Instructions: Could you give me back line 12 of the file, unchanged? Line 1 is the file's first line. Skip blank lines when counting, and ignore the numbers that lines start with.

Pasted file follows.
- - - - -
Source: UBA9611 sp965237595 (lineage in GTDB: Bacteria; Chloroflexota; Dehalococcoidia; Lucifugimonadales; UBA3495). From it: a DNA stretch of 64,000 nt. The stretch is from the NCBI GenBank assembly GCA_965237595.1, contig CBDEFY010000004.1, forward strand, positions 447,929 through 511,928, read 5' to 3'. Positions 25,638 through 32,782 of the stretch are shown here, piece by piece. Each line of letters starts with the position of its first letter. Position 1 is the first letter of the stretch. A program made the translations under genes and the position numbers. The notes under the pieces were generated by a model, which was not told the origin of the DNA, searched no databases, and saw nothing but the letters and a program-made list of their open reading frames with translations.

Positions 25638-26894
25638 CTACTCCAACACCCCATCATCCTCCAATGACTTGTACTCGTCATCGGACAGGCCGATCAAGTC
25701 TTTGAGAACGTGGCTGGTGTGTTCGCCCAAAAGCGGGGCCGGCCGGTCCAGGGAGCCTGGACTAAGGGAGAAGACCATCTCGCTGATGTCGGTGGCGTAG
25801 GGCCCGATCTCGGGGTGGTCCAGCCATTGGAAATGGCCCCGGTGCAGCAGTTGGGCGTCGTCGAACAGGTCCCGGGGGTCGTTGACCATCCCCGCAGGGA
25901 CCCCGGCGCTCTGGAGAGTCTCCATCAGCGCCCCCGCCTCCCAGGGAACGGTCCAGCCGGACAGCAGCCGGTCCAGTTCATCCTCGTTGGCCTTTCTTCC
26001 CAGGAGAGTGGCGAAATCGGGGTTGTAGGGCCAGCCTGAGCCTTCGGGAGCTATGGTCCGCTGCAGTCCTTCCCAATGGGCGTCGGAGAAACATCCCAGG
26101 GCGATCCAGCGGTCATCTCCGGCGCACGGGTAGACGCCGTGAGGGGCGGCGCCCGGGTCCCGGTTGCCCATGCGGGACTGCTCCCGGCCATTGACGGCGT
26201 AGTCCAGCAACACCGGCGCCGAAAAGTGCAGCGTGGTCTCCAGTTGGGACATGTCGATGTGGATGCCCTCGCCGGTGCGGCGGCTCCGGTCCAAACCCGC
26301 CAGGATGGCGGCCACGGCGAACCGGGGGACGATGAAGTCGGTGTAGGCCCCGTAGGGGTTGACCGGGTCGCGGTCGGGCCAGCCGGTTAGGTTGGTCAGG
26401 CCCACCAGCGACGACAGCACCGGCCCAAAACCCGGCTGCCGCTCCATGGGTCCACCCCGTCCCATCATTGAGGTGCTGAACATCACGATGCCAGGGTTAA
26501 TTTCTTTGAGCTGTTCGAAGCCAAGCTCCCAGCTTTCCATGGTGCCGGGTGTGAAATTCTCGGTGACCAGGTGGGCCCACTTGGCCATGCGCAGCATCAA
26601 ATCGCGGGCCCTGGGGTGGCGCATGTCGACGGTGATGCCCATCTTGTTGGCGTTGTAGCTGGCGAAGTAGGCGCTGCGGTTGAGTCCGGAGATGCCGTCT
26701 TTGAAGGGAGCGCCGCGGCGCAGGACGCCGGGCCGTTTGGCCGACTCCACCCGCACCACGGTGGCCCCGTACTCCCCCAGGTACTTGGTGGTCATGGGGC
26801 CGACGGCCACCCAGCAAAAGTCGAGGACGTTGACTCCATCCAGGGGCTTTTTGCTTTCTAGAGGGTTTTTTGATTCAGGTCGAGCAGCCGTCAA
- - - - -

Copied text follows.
26501 TTTCTTTGAGCTGTTCGAAGCCAAGCTCCCAGCTTTCCATGGTGCCGGGTGTGAAATTCTCGGTGACCAGGTGGGCCCACTTGGCCATGCGCAGCATCAA